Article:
Deterministic model


We used a deterministic approach in order to develop a simple mathematical model to relate the expression of a report protein RFP with different concentrations of ethanol and methanol. By making some hypothesis, we were able to end up with a very simplified model that can help us to understand about the biological mechanism of the activation of the promoter PAOX. This activation is mediated by the transcript factor Mxr1 that in the presence of methanol, activates the expression of the promoter. However, the Mxr1 repress the expression of the promoter in the presence of other sources of carbon, like ethanol. Because of that, in our experimental design we decided to use a modified Mxr1 transcript factor that instead of repressing the expression of the promoter in the presence of ethanol, it activates.

The model

We first model the reaction of the “activation” of the transcript factor, referred as (X), by ethanol or methanol. Initially, the transcript factor is free, Xf. Then, after interacting with the ethanol or methanol, it becomes Xet or Xmet. This reaction can be illustrated as follows:

\begin{equation} X_f + et \leftrightarrows X_{et} \end{equation} \begin{equation} X_f + met \leftrightarrows X_{met} \end{equation}

Our first hypothesis is that this reaction occurs much faster than the report protein production. Because of that, we can assume that this reaction reaches quickly the equilibrium. Then, at the equilibrium point we have:

\begin{equation} \frac{d[X_{et}]}{dt} = \beta^{+}_{et}[et][X_f] - \beta^{-}_{et}[X_{et}] = 0 \end{equation} \begin{equation} \frac{d[X_{met}]}{dt} = \beta^{+}_{met}[met][X_f] - \beta^{-}_{met}[X_{met}] = 0 \end{equation}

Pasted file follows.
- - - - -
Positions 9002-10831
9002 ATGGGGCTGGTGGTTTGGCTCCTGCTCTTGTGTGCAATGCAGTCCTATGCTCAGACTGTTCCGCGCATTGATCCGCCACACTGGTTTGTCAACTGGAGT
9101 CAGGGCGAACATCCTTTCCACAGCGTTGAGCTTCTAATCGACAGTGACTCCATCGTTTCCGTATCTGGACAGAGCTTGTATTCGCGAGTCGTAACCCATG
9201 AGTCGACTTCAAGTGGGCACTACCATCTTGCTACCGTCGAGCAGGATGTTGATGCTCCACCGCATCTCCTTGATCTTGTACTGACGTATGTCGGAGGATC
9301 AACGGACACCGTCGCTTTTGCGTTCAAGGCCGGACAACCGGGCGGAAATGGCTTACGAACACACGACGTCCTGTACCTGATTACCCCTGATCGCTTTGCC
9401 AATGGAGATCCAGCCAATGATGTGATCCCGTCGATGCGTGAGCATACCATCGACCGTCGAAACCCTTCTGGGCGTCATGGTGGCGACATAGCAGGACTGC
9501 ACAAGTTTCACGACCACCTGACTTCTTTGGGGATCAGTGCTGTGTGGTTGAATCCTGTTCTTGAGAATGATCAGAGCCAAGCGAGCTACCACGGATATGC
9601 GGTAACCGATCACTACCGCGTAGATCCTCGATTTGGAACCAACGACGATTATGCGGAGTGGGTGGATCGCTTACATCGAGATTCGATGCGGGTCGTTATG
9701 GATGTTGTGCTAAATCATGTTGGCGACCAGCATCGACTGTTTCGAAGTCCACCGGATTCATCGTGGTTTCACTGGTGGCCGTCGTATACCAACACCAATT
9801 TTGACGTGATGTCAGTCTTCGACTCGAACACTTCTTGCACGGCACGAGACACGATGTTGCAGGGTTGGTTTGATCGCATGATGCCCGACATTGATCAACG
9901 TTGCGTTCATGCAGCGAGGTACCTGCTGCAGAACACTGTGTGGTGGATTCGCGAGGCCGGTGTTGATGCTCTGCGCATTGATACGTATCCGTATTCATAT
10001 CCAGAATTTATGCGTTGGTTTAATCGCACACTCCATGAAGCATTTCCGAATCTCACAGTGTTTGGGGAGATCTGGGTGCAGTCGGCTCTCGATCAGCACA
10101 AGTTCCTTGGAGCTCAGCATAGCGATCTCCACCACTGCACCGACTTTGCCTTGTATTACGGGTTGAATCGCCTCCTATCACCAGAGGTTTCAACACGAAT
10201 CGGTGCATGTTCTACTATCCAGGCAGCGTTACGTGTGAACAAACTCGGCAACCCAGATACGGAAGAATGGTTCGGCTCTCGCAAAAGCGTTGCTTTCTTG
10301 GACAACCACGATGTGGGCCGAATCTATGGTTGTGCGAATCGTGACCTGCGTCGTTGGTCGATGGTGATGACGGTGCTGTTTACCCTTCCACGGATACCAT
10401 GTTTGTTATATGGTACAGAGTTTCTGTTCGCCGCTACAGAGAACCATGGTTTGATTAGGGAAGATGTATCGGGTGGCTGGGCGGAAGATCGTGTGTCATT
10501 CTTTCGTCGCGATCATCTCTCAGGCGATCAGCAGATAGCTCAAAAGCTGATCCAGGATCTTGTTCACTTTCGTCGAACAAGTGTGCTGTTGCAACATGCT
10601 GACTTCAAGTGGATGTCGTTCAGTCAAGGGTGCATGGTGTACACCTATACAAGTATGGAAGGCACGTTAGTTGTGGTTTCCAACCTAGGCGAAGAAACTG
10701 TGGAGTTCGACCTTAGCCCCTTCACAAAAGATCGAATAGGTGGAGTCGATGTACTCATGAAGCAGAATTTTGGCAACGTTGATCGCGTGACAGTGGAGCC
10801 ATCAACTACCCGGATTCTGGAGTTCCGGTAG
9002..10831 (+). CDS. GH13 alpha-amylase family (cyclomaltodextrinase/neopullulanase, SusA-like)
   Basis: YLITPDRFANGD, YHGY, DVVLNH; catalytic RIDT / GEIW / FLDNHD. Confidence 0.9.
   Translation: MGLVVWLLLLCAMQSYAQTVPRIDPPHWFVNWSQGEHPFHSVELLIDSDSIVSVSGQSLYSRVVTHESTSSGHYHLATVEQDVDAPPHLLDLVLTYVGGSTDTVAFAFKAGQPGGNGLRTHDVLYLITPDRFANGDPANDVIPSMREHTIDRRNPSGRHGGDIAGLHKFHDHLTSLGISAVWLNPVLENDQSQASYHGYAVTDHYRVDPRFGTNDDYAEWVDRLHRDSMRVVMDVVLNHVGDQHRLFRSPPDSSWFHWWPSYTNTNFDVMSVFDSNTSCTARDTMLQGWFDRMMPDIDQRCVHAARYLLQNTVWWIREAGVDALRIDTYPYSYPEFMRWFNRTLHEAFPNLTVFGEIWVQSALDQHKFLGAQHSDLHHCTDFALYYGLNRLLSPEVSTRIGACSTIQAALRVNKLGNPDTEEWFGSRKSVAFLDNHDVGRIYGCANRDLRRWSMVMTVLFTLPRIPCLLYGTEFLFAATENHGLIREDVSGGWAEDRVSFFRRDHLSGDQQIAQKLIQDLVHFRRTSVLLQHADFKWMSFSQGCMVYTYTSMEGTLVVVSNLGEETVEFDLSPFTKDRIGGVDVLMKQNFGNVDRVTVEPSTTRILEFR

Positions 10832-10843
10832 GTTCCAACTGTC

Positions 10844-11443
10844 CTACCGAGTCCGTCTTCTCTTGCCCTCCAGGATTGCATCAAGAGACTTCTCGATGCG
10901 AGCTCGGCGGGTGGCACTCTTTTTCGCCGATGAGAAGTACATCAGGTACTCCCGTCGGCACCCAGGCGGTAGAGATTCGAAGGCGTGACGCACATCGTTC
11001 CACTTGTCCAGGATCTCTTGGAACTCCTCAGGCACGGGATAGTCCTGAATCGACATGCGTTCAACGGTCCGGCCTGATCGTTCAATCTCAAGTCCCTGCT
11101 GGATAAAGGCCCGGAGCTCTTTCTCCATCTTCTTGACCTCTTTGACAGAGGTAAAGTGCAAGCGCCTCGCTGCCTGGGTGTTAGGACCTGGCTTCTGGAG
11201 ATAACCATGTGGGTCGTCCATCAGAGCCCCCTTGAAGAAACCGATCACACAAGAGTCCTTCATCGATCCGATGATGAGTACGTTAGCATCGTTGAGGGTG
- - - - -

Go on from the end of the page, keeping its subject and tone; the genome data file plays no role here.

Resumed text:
and so,

\begin{equation} [X_{et}]_{eq} = \beta_{et}[et][X_f]_{eq} \end{equation} \begin{equation} [X_{met}]_{eq} = \beta_{met}[met][X_f]_{eq} \end{equation}


$$\beta = \frac{\beta^+}{\beta^-}$$,

represents the reaction rate.

A second hypothesis we will assume is that at the equilibrium, the concentration of Xf is much lower than the transcript factor modified by ethanol or methanol. In a mathematical formulation:

\begin{equation} [X_{f}]_{eq} \ll ( [X_{et}]_{eq}+[X_{met}]_{eq} ) \end{equation}

This hypothesis seems quite reasonable since the concentration of methanol or ethanol is expected to be orders of magnitude higher than the concentration of the transcript factor. Then, it is expected that the majority of the transcript factor have interacted with those metabolites. We can also assume that the concentration of the metabolites do not change in time by this reaction.

Now we can use the following conservation rule:

\begin{equation} [X_{f}]_{0} = [X_f]_{eq} + [X_{et}]_{eq} + [X_{met}]_{eq} \end{equation}

where $$[X_f]_{0}$$ represents the initial concentration of the transcript factor. Then we have:

\begin{equation} [X_{et}]_{eq} = [X_f]_{0}\frac{\beta_{et}[et]}{1 + \beta_{et}[et] + \beta_{met}[met]} \end{equation} \begin{equation} [X_{met}]_{eq} = [X_f]_{0}\frac{\beta_{met}[met]}{1 + \beta_{et}[et] + \beta_{met}[met]} \end{equation} and using the approximation discussed above: \begin{equation} [X_{et}]_{eq} \approx [X_f]_{0}\frac{\beta_{et}[et]}{\beta_{et}[et] + \beta_{met}[met]} \end{equation} \begin{equation} [X_{met}]_{eq} \approx [X_f]_{0}\frac{\beta_{met}[met]}{\beta_{et}[et] + \beta_{met}[met]} \end{equation}

Now, lets describe the model for the report protein (R) production. After interacting with ethanol or methanol the transcript factor activates the promoter. However, the transcript factor Xet or Xmet activates the expression with different rates ket or kmet, respectively. Then, the protein production can be described by the following equation: